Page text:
There are some baseball analysts that feel the usage of bullpen pitchers could look a little different during the 2017 regular season. They feel we will see more of what we saw in how select bullpen pitchers were used during the postseason last year.
While that seems unlikely to me, we certainly saw some of the top closers and others used in more innings and, in some cases, much earlier in games than we are used to seeing them.
Andrew Miller of the Cleveland Indians and Kenley Jansen of the Los Angeles Dodgers both were heavily used in the postseason.
Miller pitched two innings or more in six of nine playoffs games and went 1 2/3 in another. In the regular season, he went two innings or more in four of 70 games for the Yankees and Indians. He was mostly a one-inning guy, throwing 29 innings in 26 games for Cleveland and 45 1/3 in 44 games for New York.
Miller threw 17 postseason innings over those nine games and was brilliant, going 2-0 with a 0.53 ERA with four walks to 29 strikeouts.
In the postseason, Jansen went 1 2/3 innings or more in four of seven games. In the regular season, he did that just once in 71 games.
In this a bullpen usage revolution?
“I mean no, not the way they were used then,” Britton said. “It’s not practical for a 162-game season, unless you want guys hurt in the first month of the season. There is something to having good depth in your bullpen and a lot of those teams didn’t have the depth that we have. You don’t have to rely on guys like that.
“You saw the workload that Brad (Brach) had when Darren (O’Day) was out last year and you see that took a toll on him towards the end of the season. So I don’t think we will see usage like the playoffs other than in the playoffs any time soon.”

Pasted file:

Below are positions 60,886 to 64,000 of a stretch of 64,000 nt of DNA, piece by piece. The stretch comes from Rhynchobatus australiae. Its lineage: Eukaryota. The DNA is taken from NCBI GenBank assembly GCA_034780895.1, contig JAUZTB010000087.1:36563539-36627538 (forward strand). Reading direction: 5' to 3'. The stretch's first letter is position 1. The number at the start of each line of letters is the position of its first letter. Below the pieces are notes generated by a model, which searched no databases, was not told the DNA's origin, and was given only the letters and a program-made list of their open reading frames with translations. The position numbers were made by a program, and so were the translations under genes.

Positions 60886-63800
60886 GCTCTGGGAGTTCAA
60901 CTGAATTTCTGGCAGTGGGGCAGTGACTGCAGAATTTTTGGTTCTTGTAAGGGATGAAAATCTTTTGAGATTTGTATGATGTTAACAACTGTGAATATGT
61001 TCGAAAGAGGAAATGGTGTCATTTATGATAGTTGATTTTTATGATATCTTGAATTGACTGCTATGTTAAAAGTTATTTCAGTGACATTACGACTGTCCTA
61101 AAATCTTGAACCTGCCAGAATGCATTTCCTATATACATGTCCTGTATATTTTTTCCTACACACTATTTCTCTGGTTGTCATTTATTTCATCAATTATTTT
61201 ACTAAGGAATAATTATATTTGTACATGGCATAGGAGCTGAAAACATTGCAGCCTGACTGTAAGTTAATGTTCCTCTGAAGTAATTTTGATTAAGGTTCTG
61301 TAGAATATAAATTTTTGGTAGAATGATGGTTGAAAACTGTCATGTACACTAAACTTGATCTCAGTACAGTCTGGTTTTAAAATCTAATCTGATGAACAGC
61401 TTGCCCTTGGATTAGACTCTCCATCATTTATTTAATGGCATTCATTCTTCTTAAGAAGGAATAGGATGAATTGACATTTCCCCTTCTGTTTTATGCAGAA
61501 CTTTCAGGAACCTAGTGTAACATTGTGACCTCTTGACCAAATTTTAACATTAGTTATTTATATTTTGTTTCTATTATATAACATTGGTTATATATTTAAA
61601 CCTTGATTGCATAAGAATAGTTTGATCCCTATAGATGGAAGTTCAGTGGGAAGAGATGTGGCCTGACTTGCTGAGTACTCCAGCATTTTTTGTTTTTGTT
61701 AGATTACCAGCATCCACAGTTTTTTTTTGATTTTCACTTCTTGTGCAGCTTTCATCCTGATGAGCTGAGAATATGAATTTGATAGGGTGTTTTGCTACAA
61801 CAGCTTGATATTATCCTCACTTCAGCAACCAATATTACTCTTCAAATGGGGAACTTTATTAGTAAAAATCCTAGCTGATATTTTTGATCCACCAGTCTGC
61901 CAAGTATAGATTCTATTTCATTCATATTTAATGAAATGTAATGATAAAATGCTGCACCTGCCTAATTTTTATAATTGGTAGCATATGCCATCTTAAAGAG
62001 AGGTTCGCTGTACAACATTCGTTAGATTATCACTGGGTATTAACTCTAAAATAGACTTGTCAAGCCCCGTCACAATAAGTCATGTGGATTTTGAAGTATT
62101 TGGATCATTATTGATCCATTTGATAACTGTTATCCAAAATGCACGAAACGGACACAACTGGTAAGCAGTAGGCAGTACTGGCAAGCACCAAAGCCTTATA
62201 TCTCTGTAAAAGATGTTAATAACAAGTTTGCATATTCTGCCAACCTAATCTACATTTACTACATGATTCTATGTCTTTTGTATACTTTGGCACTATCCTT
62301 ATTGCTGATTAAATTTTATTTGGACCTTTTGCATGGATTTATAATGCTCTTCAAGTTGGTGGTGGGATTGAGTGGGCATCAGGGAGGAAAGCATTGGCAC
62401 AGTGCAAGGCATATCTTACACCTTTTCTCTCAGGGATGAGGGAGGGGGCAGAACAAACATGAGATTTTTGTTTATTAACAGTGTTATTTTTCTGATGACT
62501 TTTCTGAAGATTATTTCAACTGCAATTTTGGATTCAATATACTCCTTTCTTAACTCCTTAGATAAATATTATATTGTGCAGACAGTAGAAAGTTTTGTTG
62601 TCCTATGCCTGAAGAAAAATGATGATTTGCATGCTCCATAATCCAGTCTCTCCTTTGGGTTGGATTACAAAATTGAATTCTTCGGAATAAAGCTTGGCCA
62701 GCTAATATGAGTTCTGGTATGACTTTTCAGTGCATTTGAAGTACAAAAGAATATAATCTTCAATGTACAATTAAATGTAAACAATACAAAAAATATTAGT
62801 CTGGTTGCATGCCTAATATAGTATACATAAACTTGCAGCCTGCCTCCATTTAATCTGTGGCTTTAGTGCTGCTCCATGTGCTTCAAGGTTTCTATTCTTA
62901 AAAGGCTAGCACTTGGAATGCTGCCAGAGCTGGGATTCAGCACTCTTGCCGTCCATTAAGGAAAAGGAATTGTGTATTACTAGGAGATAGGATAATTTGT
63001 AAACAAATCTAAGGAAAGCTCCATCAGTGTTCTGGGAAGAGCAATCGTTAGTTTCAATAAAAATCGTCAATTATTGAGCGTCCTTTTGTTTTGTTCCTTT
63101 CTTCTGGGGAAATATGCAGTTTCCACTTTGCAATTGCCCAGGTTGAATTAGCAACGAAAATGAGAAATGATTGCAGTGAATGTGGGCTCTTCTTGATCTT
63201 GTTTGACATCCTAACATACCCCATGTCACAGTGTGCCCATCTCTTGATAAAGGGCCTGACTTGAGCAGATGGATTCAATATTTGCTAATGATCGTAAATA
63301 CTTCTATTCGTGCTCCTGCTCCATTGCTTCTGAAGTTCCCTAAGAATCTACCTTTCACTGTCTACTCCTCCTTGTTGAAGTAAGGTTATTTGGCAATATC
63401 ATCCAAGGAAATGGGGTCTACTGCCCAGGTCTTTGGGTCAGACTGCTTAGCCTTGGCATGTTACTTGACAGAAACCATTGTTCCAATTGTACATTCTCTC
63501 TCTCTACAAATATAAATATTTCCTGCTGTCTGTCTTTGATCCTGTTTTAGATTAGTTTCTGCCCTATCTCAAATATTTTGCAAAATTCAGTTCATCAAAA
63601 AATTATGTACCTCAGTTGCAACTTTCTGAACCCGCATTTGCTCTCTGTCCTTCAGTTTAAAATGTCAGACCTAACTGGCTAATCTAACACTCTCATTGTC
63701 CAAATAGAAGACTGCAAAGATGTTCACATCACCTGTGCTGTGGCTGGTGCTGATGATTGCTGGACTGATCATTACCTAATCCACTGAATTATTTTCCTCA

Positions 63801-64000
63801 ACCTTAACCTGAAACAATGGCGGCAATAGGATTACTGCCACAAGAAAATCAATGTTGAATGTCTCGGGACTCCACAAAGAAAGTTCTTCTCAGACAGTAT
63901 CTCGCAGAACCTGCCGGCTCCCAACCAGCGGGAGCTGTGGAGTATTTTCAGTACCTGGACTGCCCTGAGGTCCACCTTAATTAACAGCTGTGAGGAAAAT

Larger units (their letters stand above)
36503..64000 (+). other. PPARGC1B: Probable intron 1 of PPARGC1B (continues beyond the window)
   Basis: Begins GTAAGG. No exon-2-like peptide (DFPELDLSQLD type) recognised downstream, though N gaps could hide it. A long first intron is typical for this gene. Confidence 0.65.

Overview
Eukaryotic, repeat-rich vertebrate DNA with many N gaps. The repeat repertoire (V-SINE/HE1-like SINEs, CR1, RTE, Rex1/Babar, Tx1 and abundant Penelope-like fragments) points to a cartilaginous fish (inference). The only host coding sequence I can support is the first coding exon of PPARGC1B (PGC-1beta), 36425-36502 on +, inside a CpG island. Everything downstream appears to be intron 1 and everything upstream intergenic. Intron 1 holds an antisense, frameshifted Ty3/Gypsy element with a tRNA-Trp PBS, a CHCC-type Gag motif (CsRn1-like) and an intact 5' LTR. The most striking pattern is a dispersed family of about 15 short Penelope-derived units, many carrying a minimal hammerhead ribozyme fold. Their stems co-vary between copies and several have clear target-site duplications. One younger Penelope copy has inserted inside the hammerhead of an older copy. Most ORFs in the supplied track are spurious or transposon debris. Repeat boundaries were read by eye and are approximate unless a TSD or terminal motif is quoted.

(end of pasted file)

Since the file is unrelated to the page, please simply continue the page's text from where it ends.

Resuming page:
In the postseason, there are more days off contributing to pitchers throwing more innings. In the Division Series for instance, there are two travel/off-days built in if a series went the full five games.
Managers, including the Orioles’ Buck Showalter, would seem to want a pitcher like Britton available for more games rather than longer outings in a single game once the new season begins. In a weekend series, if Britton went say, 1 2/3 or two innings on a Friday night, he might be unavailable for both Saturday and Sunday. If he went an inning, he could pitch twice, maybe even in all three games, in that same series. Stretching Britton out to win one game could backfire if he’s not around to close out the others.
Carter Japan-bound?: It has not been a great winter for sluggers that don’t play solid defense. The Orioles’ Mark Trumbo did not get the contract some projected for him and now comes a report that Chris Carter may play in Japan next season. Last year, Carter hit 41 homers to tie for the National League lead, but he was non-tendered by Milwaukee and his market is not brewing at all at the moment, although Tampa Bay has shown some interest.
While Trumbo got three years and $37.5 million from the Orioles, Carter is getting barely a nibble, it appears.
Carter, like Trumbo, is a right-handed power hitter with a resume of both a lot of strikeouts and homers. He gains a few more on-base percentage points than Trumbo, but less in batting average. Over the last three years, while Trumbo has hit .253/.309/.477 with 83 homers and an OPS of .786, Carter has hit .218/.313/.477 with 102 homers and an OPS of .790.
The Orioles were once considered a possible destination for Carter, who made $2.5 million with the Brewers last season. That talk ended with the new deal for Trumbo.